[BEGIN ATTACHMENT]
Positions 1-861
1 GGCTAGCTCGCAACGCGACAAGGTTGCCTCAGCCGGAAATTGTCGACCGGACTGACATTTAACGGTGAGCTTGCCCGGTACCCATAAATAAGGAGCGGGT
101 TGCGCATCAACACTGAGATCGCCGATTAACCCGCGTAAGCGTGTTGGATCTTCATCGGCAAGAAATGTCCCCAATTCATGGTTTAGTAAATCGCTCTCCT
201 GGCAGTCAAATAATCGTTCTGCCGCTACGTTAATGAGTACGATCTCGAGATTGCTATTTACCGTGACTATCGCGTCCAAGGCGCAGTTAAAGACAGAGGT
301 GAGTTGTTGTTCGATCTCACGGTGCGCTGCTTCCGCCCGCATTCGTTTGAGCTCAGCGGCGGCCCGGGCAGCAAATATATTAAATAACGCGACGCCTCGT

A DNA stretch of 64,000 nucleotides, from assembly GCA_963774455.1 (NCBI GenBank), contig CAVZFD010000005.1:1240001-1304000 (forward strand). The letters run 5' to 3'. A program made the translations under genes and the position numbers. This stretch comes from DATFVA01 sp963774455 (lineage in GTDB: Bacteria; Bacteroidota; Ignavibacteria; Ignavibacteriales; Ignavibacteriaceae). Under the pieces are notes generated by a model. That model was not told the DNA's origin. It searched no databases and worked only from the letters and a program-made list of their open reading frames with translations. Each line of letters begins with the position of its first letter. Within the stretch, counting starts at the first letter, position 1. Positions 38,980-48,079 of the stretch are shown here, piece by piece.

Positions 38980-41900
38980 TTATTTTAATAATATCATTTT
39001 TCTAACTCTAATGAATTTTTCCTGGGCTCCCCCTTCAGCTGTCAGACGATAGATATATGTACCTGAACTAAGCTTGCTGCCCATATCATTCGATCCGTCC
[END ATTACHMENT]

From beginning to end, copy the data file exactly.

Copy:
Positions 1-861
1 GGCTAGCTCGCAACGCGACAAGGTTGCCTCAGCCGGAAATTGTCGACCGGACTGACATTTAACGGTGAGCTTGCCCGGTACCCATAAATAAGGAGCGGGT
101 TGCGCATCAACACTGAGATCGCCGATTAACCCGCGTAAGCGTGTTGGATCTTCATCGGCAAGAAATGTCCCCAATTCATGGTTTAGTAAATCGCTCTCCT
201 GGCAGTCAAATAATCGTTCTGCCGCTACGTTAATGAGTACGATCTCGAGATTGCTATTTACCGTGACTATCGCGTCCAAGGCGCAGTTAAAGACAGAGGT
301 GAGTTGTTGTTCGATCTCACGGTGCGCTGCTTCCGCCCGCATTCGTTTGAGCTCAGCGGCGGCCCGGGCAGCAAATATATTAAATAACGCGACGCCTCGT

A DNA stretch of 64,000 nucleotides, from assembly GCA_963774455.1 (NCBI GenBank), contig CAVZFD010000005.1:1240001-1304000 (forward strand). The letters run 5' to 3'. A program made the translations under genes and the position numbers. This stretch comes from DATFVA01 sp963774455 (lineage in GTDB: Bacteria; Bacteroidota; Ignavibacteria; Ignavibacteriales; Ignavibacteriaceae). Under the pieces are notes generated by a model. That model was not told the DNA's origin. It searched no databases and worked only from the letters and a program-made list of their open reading frames with translations. Each line of letters begins with the position of its first letter. Within the stretch, counting starts at the first letter, position 1. Positions 38,980-48,079 of the stretch are shown here, piece by piece.

Positions 38980-41900
38980 TTATTTTAATAATATCATTTT
39001 TCTAACTCTAATGAATTTTTCCTGGGCTCCCCCTTCAGCTGTCAGACGATAGATATATGTACCTGAACTAAGCTTGCTGCCCATATCATTCGATCCGTCC